The Problem with the Bible


It’s basically this: It’s obstinate.

The Bible won’t be molded to fit our presuppositions. I mean, we can try to make its overarching theme, its God and the Gospel He offers, be something else. We can try.

But those words.

An example: “I told you that you will die in your sins. For if you do not believe that I am He, you will die in your sins.”

Jesus said this to the Jews who denied that He was the Messiah, the Savior, the Christ.

Again, Jesus:

“For God did not send His Son into the world that He might condemn the world, but that the world might be saved through Him. Anyone who believes in Him is not condemned, but anyone who does not believe is already condemned, because he has not believed in the name of the One and Only Son of God. This, then, is the judgment: The light has come into the world, and people loved darkness rather than the light because their deeds were evil.”

I had a conversation with a Coke delivery driver a few months ago, who asked me, basically, “Wasn’t Jesus’ teaching pretty much all about inclusiveness? Isn’t that about right?”

I don’t know where he had heard that, or if he just made an assumption based on some faulty information, but the thrust of the actual words of Jesus is this: He died, spilled His completely innocent blood, to include you, but unless you repent and believe in Him you will not be included.

The guy was just simply wrong. What he had said was not the core of Jesus’ teaching.

Those darn, obstinate words. The things we can’t melt down and reshape into something we like better.

The words of Jesus and of Scripture, while I wholly admit are sometimes complicated and always must be interpreted, are unchangeable. They mean what they mean. Jesus did minister in Galilee and did not minister in Manhattan or Shanghai. He did die on a Roman cross and did not die of old age. He did say “For God so loved the world,” and He did not say “God will let all perish and start over.”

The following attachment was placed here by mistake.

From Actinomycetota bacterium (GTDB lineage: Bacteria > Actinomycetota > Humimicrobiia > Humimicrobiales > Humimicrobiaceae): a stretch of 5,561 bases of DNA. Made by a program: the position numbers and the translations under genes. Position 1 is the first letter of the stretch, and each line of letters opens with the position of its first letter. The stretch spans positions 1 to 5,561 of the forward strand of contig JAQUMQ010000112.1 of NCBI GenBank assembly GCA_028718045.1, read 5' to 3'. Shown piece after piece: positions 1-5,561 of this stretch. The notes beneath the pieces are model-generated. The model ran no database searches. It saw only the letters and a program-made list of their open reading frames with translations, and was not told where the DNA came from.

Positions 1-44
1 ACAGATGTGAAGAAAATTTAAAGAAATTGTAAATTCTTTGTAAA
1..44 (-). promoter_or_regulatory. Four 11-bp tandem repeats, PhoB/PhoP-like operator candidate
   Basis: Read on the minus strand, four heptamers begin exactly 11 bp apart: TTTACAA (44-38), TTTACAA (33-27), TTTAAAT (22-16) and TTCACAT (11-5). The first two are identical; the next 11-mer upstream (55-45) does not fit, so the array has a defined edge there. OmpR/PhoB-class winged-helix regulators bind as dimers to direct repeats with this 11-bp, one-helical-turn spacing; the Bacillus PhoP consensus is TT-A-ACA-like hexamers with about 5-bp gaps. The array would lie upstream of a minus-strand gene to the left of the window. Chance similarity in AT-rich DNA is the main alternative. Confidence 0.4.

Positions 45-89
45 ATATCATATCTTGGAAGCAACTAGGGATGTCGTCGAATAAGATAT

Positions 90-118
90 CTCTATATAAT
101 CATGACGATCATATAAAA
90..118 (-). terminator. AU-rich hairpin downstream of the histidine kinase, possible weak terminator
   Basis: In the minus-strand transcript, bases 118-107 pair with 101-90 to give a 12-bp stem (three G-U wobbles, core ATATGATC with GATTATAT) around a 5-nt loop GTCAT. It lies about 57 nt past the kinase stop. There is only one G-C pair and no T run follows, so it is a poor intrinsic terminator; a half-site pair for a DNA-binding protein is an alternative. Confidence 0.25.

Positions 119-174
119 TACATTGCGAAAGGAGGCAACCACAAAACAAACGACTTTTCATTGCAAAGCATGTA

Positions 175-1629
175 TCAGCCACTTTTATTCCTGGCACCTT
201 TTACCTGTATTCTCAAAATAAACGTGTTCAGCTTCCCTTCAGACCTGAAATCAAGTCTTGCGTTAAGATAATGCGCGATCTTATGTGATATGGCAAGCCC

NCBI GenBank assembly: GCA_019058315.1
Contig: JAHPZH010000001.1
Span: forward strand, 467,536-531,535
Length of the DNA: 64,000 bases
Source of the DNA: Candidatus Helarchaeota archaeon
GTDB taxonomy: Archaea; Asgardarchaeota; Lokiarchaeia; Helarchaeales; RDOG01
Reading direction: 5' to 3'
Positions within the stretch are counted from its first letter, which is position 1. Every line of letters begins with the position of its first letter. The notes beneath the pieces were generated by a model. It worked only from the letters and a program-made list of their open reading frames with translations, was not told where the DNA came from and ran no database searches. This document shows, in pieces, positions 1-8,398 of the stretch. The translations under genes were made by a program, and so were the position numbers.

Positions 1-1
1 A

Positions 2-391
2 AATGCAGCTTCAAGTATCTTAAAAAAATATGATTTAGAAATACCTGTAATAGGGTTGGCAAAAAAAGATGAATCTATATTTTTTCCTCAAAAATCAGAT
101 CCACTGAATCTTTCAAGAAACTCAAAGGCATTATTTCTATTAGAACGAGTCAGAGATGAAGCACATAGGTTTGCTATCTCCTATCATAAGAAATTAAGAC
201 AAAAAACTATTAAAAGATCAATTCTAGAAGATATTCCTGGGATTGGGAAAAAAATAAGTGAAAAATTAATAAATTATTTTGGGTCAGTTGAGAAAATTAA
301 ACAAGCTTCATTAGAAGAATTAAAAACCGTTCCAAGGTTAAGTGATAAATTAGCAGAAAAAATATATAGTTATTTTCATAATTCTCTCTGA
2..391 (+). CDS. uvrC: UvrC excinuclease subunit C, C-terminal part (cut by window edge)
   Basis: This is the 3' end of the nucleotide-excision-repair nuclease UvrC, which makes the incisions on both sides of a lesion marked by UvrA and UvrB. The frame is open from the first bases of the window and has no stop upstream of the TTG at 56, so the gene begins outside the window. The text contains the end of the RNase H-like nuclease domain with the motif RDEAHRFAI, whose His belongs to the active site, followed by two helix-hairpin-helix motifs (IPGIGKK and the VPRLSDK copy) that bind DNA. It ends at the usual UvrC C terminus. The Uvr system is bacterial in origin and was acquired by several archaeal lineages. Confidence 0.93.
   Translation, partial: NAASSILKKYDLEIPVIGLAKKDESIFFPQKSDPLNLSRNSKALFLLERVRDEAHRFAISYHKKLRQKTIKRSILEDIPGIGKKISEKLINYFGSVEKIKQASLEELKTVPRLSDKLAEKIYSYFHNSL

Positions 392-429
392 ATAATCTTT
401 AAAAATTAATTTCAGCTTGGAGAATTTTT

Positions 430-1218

I can’t remake Jesus in my own image. He isn’t an idol. He’s the real deal.

An example from my own attempts: I’ve gotten to the point where I, personally, hate political discussions. Some of the reasons are good, but some of it is rooted in laziness or cowardice, too, I’m sure. But the point is that I’ll sometimes pretend that following Jesus Christ and loving Him have no political dimensions. Since I don’t want to talk politics, I’ll pretend that I don’t need to think or pray over or have a judgment on almost any issue on the ballot, or in the news.

But then the Bible drives me back to God’s heart.

So, Leviticus and much of the Prophets tell me He cares for the poor, the foreigner, the widowed, and the oppressed.

And so, His commands to the Jews to not kill their babies like the Canaanites, and His descriptions of His sovereignty over childbirth, tell me that abortion is God dishonoring.

Yeah. So, while I can’t be a party spokesman for either the Republicans or the Democrats, the Bible reminds me of God’s heart for the unsaved masses in the public square. I can’t shirk every public or political issue.

Scripture pulls me out of my box.

What about you? Has the Bible challenged you on generosity? Divorce? Racism? Homosexuality? Caring for the lost? Who Jesus is? The end of the world?

If not, read it and trust it. It will. It’s a two edged sword because it’s true. And the problem with true things is that you can’t wish them away.

But of course when they’re good, you shouldn’t want to.


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